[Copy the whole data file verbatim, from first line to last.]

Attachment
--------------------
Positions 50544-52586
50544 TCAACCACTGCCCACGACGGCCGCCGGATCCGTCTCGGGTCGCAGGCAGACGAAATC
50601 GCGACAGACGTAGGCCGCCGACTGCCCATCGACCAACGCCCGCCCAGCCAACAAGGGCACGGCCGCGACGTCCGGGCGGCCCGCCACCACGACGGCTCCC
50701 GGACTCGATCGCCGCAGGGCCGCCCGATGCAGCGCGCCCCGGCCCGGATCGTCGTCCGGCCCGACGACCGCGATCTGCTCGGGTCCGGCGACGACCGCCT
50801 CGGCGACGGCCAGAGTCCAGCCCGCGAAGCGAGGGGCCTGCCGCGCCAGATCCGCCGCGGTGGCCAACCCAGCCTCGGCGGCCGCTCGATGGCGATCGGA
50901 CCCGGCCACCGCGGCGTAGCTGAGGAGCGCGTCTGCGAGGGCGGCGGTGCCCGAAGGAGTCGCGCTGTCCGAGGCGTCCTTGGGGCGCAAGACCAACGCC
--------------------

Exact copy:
Positions 50544-52586
50544 TCAACCACTGCCCACGACGGCCGCCGGATCCGTCTCGGGTCGCAGGCAGACGAAATC
50601 GCGACAGACGTAGGCCGCCGACTGCCCATCGACCAACGCCCGCCCAGCCAACAAGGGCACGGCCGCGACGTCCGGGCGGCCCGCCACCACGACGGCTCCC
50701 GGACTCGATCGCCGCAGGGCCGCCCGATGCAGCGCGCCCCGGCCCGGATCGTCGTCCGGCCCGACGACCGCGATCTGCTCGGGTCCGGCGACGACCGCCT
50801 CGGCGACGGCCAGAGTCCAGCCCGCGAAGCGAGGGGCCTGCCGCGCCAGATCCGCCGCGGTGGCCAACCCAGCCTCGGCGGCCGCTCGATGGCGATCGGA
50901 CCCGGCCACCGCGGCGTAGCTGAGGAGCGCGTCTGCGAGGGCGGCGGTGCCCGAAGGAGTCGCGCTGTCCGAGGCGTCCTTGGGGCGCAAGACCAACGCC